Handfasting: A Practical Guide
By Mary Neasham
Green Magic, 2003
ISBN 0954296311, $26.95
Handfasting: A Practical Guide gives a good solid overview of handfasting, including historical roots, traditions, rituals, ceremony planning, ritual logistics, and modern spiritual considerations. It looks at betrothals, as well as handfastings for set periods of time, for life, or for eternity. It also includes information on handparting and unbinding rituals. Although written for a British audience, it works just fine for Canadians as well.
For clergy, the author goes through ritual structures and standard stuff like that. However she also touches on the role of the Priestess, the differences between a spiritual and non-spiritual ceremony, as well as practical considerations like whether to raise energy during the rite, and how, considering that many participant may be non-pagan.
For the celebrating partners, Neasham describes many different historical types of rituals, and gives tips on planning, preparation, location, altar set-up, music, feasting, and much more. The book even has some blank planning pages with key words on each page to help get you started.
This is the first book that I’ve seen that really takes the reader through the historical roots of handfasting, as well as different handfasting traditions over time and geography such as Medieval Druidic, Celtic, Viking, Irish, Saxon, and Tudor Weddings. To my delight, the author starts her section on history with a disclaimer, stating that “like many ancient British customs and traditions, the origins of handfasting are hard to pin down with any degree of chronological accuracy,” reminding readers that in questions of history nothing is known absolutely and the best we can do is to look critically at the evidence available.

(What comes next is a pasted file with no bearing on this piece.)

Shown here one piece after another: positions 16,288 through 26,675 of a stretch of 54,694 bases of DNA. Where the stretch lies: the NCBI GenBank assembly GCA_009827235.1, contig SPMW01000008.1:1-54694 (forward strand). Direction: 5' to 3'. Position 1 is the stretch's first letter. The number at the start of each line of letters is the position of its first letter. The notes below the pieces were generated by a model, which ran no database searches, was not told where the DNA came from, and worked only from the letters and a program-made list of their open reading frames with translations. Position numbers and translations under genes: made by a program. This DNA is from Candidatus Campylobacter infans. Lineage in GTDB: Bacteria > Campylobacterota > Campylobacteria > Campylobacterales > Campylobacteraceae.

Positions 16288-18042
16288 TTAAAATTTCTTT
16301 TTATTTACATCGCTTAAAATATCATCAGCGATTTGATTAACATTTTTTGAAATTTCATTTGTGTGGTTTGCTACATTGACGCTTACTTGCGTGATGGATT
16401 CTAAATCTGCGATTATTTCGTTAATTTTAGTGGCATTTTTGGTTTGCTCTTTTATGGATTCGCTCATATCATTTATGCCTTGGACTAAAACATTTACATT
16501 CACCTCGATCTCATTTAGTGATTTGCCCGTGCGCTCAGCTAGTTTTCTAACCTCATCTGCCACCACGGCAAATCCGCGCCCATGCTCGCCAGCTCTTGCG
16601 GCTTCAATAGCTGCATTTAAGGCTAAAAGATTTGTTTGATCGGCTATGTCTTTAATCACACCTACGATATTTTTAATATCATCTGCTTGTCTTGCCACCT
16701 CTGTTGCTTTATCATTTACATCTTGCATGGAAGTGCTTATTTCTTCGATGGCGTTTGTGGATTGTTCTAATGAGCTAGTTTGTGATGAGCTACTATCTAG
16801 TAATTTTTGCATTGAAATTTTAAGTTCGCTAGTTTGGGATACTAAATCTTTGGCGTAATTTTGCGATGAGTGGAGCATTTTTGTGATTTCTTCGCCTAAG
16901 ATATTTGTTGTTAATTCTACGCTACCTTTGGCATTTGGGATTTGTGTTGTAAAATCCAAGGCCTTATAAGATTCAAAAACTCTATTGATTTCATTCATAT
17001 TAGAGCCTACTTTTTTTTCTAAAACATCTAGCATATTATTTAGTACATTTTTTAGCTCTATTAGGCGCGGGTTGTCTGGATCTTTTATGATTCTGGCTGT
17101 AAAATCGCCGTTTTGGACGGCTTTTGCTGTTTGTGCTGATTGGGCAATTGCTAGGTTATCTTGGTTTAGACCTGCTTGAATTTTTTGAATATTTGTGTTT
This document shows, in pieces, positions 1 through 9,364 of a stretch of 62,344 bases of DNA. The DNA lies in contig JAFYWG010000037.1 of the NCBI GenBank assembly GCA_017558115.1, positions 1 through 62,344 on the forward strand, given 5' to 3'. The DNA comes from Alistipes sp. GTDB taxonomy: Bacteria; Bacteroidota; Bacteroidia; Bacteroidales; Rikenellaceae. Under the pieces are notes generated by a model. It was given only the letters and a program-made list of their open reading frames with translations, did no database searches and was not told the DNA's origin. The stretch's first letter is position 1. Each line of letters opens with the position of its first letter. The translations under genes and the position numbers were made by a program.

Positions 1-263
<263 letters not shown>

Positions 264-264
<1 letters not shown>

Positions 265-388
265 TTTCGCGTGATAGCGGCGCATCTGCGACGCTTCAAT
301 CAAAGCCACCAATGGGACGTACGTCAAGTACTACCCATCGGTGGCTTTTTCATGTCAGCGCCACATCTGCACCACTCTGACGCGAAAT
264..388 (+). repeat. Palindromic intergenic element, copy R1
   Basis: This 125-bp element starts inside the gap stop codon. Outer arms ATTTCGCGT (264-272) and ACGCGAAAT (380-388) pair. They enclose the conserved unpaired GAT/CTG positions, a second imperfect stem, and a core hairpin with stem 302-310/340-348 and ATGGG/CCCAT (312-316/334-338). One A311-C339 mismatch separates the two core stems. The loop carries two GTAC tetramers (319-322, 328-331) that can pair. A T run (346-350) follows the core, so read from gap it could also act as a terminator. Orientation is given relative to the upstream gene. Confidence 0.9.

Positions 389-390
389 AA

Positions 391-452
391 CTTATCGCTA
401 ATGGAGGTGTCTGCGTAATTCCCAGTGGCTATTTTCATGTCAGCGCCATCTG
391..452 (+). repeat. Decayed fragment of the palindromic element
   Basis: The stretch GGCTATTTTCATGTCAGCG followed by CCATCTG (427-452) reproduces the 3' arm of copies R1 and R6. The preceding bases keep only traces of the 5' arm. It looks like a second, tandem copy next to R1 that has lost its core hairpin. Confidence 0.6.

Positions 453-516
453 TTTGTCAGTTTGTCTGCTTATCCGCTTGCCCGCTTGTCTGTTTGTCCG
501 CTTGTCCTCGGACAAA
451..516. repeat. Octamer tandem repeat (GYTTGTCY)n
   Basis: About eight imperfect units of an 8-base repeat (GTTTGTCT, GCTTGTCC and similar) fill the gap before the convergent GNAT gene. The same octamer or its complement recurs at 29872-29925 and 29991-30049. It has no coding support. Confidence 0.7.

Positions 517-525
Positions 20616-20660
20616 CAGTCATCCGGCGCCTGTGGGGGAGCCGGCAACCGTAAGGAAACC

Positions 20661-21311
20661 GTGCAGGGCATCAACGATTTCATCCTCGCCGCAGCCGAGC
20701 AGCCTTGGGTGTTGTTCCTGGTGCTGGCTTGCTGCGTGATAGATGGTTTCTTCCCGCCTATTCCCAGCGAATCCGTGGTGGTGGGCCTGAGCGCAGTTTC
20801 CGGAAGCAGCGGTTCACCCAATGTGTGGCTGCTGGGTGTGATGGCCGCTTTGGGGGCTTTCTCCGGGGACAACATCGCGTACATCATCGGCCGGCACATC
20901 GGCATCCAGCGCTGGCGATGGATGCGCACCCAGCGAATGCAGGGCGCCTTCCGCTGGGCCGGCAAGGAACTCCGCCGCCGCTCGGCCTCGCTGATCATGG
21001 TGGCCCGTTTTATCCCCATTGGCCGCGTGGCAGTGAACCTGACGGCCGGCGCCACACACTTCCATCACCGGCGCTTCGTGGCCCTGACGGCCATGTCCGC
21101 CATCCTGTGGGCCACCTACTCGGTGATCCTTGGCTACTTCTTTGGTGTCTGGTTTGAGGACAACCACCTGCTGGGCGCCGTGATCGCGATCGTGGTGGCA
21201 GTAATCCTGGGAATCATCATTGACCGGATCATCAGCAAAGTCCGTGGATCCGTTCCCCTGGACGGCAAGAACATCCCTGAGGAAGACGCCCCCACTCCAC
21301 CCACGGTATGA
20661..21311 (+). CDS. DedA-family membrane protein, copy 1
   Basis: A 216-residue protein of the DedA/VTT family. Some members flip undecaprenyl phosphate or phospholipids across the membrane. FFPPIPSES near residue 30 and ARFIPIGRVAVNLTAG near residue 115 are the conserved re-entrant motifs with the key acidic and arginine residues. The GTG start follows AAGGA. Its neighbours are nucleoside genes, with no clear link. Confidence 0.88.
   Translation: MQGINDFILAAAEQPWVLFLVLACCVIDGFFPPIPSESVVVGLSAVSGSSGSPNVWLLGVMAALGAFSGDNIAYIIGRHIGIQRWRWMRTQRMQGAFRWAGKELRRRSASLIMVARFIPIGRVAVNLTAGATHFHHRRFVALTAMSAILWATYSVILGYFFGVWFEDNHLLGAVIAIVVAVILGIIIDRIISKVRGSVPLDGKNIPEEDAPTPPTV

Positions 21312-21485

Another unique section in this book is one devoted to tying the handfasting knot itself, and the different symbolisms that could be worked into the different types of knotwork. This section could have used some illustrations though, especially for the more complicated knots.
The author has done such a good job pulling the content of the book together, it is a real shame that the editing is truly horrendous. Sections of text are occasionally ambiguous, and I found myself rereading passages to make sure that I understood them properly. Worse yet, in some places the text refers the reader to earlier information that was must have been removed in the editing process, or simply not included to begin with, making the book read like a second draft.
Apart from the poor editing, which really detracted from my enjoyment of the book, Handfasting: A Practical Guide is very good with lots of interesting information and food for thought for people planning or considering a handfasting ceremony, whether spiritual or reconstructionist, as well as for Pagan clergy asked to Priestess the event.
© 2004. This review originally appeared in the Midsummer 2004 issue of WynterGreene.